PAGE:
Since then, U.S. ambassadors in Cairo, Riyadh and Damascus were said to have urged Arab leaders to resolve their differences in part because of the long-term political problems that could arise in Congress, where influential members such as Senate Armed Services Committee Chairman Sam Nunn (D-Ga.) are calling for a greater commitment of Arab ground forces.

Under the agreement, Egypt would send two Army divisions -- about 30,000 troops -- with tanks and artillery on about eight commercial ships chartered with Saudi financing, the officials said. Theforces would embark as soon as the ships are located and chartered. An Egyptian military delegation left Cairo for Saudi Arabia yesterday to begin preparations for the forces.

Under a separate Saudi-Syrian agreement, Syria would send an Army armored division of about 20,000 troops backed by 270 Soviet-made tanks and artillery, according to Arab sources. A Bush administration official said, however, that Syria would phase in these troops perhaps over a six-month period and would initially send a brigade, 4,000 to 5,000 troops.

There are now about 2,000 Egyptian airborne and 3,200 Syrian special forces troops in Saudi Arabia.

Neither Syrian nor Egyptian forces would report to U.S. commanders in Saudi Arabia, which chose Lt. Gen. Khalid bin Sultan, the son of the kingdom's defense minister, commander of "Joint Arab-Islamic Forces."

Syrian officials were said by one source to insist that their troops operate under a distinctly separate chain of command from the one directing U.S. forces. This condition reflects the strong Arab nationalist bent of Syrian President Hafez Assad, who sees the Arab military response to defend Saudi Arabia as an Arab issue.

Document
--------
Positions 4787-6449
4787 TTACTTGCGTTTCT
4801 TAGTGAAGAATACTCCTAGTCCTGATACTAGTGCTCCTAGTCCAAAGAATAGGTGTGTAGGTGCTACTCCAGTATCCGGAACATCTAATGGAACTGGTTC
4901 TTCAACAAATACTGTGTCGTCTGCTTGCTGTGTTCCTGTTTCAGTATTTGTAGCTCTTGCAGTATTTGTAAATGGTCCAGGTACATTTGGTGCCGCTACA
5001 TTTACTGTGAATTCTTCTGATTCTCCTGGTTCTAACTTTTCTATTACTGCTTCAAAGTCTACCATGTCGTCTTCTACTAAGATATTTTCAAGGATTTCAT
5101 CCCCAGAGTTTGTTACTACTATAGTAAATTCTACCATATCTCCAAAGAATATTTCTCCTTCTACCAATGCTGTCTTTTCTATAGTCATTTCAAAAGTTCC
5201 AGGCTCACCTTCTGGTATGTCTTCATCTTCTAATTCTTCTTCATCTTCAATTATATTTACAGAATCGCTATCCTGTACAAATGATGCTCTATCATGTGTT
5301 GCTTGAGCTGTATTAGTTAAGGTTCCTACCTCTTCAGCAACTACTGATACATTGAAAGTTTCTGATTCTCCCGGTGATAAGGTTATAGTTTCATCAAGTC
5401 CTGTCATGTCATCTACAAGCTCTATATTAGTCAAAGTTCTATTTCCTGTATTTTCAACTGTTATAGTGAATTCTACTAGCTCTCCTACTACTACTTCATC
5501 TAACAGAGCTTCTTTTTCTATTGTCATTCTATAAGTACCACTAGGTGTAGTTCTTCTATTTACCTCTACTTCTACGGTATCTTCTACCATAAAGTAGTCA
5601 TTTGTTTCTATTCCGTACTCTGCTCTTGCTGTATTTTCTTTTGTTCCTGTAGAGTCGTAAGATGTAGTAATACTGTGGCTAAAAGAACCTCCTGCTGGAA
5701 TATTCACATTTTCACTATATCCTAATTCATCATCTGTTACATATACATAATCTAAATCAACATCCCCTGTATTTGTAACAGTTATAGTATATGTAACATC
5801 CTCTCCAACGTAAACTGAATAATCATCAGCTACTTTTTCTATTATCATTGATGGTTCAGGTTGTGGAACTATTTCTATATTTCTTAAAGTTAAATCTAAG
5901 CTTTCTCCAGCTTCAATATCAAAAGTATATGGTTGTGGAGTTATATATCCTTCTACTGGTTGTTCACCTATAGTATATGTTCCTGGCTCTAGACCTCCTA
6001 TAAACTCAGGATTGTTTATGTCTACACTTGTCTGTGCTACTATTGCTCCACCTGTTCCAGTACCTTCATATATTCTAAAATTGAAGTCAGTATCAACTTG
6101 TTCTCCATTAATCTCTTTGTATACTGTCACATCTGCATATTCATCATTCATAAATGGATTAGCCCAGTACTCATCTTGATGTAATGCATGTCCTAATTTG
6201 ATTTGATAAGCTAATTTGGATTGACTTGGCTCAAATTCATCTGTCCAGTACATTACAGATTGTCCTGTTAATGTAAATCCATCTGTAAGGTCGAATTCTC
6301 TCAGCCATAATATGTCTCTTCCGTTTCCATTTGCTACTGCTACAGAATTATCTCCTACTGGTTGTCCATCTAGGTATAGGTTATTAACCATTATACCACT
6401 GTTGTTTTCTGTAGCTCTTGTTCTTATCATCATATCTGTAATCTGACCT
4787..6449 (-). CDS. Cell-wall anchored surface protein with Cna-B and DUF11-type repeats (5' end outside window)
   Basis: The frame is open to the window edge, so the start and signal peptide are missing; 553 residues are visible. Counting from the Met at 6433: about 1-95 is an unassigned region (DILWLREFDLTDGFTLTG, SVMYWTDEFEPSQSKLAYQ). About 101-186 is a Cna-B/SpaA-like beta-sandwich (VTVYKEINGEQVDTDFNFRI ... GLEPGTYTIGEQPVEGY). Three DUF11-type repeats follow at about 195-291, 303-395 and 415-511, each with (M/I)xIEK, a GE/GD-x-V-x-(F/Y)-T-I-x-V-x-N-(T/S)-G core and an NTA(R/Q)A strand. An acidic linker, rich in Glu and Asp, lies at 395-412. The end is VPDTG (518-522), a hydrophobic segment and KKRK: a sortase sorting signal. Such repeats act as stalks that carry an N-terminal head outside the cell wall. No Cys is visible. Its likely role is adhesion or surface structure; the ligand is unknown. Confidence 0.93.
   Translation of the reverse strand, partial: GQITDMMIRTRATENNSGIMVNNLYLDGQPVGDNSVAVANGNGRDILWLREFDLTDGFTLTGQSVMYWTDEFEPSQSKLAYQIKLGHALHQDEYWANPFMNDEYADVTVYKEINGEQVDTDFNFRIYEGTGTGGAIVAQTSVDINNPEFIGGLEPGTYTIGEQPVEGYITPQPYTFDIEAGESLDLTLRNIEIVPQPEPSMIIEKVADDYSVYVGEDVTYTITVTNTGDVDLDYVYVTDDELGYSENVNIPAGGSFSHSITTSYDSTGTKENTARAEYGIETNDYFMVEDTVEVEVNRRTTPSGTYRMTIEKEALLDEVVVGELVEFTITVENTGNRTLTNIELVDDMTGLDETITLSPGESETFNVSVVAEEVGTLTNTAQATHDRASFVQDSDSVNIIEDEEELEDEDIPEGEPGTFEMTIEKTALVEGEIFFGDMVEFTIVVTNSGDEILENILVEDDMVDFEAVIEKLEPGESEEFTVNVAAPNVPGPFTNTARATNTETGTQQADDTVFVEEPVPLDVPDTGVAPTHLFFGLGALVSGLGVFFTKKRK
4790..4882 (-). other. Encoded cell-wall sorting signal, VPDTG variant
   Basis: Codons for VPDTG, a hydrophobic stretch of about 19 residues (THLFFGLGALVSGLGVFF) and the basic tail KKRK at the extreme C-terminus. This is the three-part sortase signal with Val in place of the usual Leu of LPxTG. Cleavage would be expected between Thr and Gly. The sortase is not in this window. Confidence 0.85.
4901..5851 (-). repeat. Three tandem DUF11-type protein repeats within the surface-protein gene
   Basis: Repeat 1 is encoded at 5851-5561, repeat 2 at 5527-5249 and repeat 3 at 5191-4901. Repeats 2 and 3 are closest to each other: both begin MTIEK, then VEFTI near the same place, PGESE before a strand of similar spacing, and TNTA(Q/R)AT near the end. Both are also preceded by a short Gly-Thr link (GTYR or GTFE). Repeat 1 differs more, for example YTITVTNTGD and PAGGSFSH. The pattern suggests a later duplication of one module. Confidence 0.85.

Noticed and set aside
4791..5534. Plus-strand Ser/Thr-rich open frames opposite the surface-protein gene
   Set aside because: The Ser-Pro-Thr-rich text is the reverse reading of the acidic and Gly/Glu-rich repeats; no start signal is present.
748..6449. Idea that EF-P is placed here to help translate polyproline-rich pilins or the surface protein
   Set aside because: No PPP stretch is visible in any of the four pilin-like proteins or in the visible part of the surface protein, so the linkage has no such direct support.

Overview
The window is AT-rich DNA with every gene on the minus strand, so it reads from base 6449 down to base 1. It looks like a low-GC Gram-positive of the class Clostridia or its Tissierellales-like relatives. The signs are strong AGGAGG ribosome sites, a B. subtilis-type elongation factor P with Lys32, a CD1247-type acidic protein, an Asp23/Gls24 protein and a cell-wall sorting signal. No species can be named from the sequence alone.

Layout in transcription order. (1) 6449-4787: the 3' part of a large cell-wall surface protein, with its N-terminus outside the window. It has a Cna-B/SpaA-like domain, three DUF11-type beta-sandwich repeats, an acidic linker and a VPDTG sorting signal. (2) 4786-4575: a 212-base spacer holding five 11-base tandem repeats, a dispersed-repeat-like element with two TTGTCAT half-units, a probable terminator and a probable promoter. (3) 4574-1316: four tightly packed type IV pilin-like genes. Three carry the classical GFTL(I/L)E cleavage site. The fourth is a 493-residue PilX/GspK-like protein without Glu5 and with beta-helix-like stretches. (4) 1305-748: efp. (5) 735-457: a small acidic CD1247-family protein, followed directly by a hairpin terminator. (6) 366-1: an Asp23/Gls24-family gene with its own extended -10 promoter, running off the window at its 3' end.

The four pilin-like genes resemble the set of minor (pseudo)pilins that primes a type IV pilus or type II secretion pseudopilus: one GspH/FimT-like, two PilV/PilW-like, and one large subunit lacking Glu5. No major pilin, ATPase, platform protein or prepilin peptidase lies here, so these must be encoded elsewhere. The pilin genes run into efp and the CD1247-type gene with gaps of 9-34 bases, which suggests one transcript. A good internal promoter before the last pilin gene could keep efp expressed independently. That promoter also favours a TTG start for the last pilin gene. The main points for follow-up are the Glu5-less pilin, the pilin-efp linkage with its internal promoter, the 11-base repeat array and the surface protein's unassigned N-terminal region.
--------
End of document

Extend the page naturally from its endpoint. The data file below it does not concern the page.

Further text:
According to several Arab sources, Syria and Egypt have been pressing Saudi Arabia for a precise commitment regarding the size of its financial compensation package to cover the deployment of the three divisions.

In a related announcement, the senior officials said Senegal had agreed to send troops to join those from Pakistan, Bangladesh, Morocco, Bahrain, Kuwait, United Arab Emirates, Qatar and Oman. Britain also said yesterday that it would provide more ground forces.

Iraqi Foreign Minister Tariq Aziz completed a visit to Soviet President Mikhail Gorbachev in Moscow and said Baghdad would welcome a more active role by the Soviet Union in finding a diplomatic solution. But reports from the Soviet capital have given no indication that Aziz had made any progress in enlisting the support of Moscow, a former close ally.

Staff writers Patrick E. Tyler in Washington and David B. Ottaway in Jiddah contributed to this report.